Cells becoming neurons (red) in mice lacking FOXO3. Image courtesy of Ashley Webb.

Our grantee Anne Brunet at Stanford University has known for a while now that a protein called FOXO3 has something to do with longer lifespan in both lab animals and people. She and members of her lab also knew that FOXO3 is found in stem cells of the brain and seems to preserve those cells. What they didn’t know is how.

What the first author Ashley Webb discovered is that FOXO3 essentially counteracts a protein being studied by another of our grantees at Stanford–Marius Wernig. Wernig has shown that a protein called Ascl1 prompts cells to become neurons. Webb found that FOXO3 interferes with Ascl1, preventing the cells from becoming neurons and, in the case of neural stem cells, maintaining that critical pool of cells.

Stanford quoted Anne Brunet on their blog:

This was really exciting to us, because ASCL1 has been widely studied, in particular by Marius Wernig, MD, at Stanford, for its ability to convert or ‘reprogram’ cells into neurons. Ashley found that FOXO3 could inhibit the ability of ASCL1 to promote the expression of pro-neuronal genes and the formation of new neurons. This could explain how FOXO3 maintains the pool of adult neural stem cells: by preventing them from undergoing premature differentiation into neurons and by keeping them as “stem cells”.

Now, the question is whether FOXO3 is disrupted in brain diseases related to aging, like Alzheimer’s disease or dementia.

I should note that CIRM played two roles in the discovery of how FOXO3 functions, which was published in the July 25 issue of Cell Reports. One is that Brunet has a New Faculty Award from CIRM. The other is that the scientist who carried out much of this research, Ashley Webb, is married to a CIRM science officer (she doesn’t have CIRM funding).

Amy Adams

Smithsonian discusses new stem cells discovered by CIRM grantee Thea Tlsty

Virginia Hughes wrote for the July-August issue of Smithsonian about the recent work by our grantee Thea Tlsty, who discovered cells in the adult body that can form all tissue types. (We wrote about that work here.)

All previously identified stem cells in adult tissues could only go on to form the cell types found in that tissue. Stem cells lodged in the brain form cell types found in the brain, and blood-forming stem cells form all the cell types of the blood. The cells discovered by Tlsty could form anything. Hughes describes the work like this:

Molecular pathologist Thea Tlsty and colleagues at the University of California, San Francisco, had been studying wound-healing cells in the breast, known to divide furiously in response to injury, when they hit upon a small subset carrying surface molecules similar to those on pluripotent stem cells. About 1 in every 10,000 breast cells appears to belong to a class of stem cells never seen before, now dubbed “endogenous pluripotent somatic” cells.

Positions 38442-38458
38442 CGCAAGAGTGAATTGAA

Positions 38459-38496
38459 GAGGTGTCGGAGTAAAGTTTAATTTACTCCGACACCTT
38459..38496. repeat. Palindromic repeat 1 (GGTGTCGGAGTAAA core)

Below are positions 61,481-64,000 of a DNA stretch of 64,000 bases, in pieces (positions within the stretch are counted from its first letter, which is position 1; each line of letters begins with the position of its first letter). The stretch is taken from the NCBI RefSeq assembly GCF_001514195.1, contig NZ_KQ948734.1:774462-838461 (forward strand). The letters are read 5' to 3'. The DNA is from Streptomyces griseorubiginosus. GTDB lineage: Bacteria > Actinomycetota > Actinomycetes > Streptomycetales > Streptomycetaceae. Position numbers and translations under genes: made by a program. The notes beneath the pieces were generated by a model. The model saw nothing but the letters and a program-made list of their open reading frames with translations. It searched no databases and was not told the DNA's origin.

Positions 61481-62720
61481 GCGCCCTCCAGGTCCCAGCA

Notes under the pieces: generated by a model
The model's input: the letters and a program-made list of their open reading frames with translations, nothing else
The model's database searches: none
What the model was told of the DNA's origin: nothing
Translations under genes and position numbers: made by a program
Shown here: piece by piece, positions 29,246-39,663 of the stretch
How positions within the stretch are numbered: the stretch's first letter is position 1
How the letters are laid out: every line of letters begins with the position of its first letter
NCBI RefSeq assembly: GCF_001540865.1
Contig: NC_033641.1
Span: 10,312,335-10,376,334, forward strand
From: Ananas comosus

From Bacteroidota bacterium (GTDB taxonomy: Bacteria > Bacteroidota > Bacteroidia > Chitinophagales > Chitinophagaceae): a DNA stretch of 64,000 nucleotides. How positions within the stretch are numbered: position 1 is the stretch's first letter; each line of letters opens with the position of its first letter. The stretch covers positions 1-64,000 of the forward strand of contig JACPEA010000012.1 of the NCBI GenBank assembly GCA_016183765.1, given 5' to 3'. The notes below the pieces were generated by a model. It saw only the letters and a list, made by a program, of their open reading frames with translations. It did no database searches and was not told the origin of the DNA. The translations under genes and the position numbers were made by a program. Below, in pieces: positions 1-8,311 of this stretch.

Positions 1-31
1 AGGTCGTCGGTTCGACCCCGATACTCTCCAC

After putting these cells onto a plastic plate and letting them stew in nutrients and growth factors known to nurture the development of heart muscle cells, Tlsty’s junior colleague Somdutta Roy created heart cells that actually beat in the lab dish. “When she first saw the beating cardiomyocytes, she did a little dance,” Tlsty says. “Then she called everybody in the lab over to look at them.” With other nutrient blends, the team brought neurons, bone, fat and blood vessels to life.

The story goes on to quote two other CIRM grantees. Deepak Srivastava of the Gladsone Institutes says he thinks the cells could have a therapeutic role. Srivastava has been central to a new field of direct reprogramming, in which one type of adult cell is converted directly into a different type of cell. Paul Knoepfler of UC Davis says in the story that it’s still unclear why tissues would contain such cells.

After this Tlsty’s study was published in March, CIRM President Alan Trouson wrote about the work in his monthly science picks:

Like much of science, these results will gain strength when they are replicated by other teams. But Tlsty and her team have already begun looking for similar cells in other tissues in the body.

Amy Adams

CIRM’s Board approves Alpha clinics network to smooth road to stem cell clinical trials

In a much-anticipated move, the CIRM Governing Board gave the green light to a concept plan to develop a statewide network of Alpha stem cell clinics at yesterday’s Board meeting. The proposed plan will allocate $70 million to set up five clinics and a central coordinating center. The network will add momentum to the growing ranks of stem cell therapies headed to the clinical trials phase, as well as provide a meeting ground for the doctors and patients who will be part of the first phase of trials. You can read our press release about the vote here.

Therapeutic clinic networks already exist to offer treatments for diseases such as HIV or cancer, but clinic networks that treat a broad range of diseases, like CIRM’s Alpha stem cell clinics, are rare. DeWitt described the proposed clinics as “the go-to site for a variety of therapies.”

During the Board’s discussion of the concept plan, Michael Friedman, President and CEO for the City of Hope, said of the new collaboration

“I think the timing on this is appropriate. I think the scope and scale sounds very reasonable to me. I think we have the opportunity to correct some things that other technology or disease areas have failed with in the past, such as – simple things, such as standardized data forms…so you don’t have problems with comparability and expensive ways of converting things, of establishing a culture of collaboration.”

Part of the challenge for stem cell therapies is that clinicians will need to ensure the stem cells are handled safely and that researchers have access to specialized equipment for tracking the cells inside patients’ bodies. Doctors will also need a way to follow-up patients after they’ve gotten the treatments. Establishing a network of institutions with this new capacity will smooth the path toward human stem cell therapies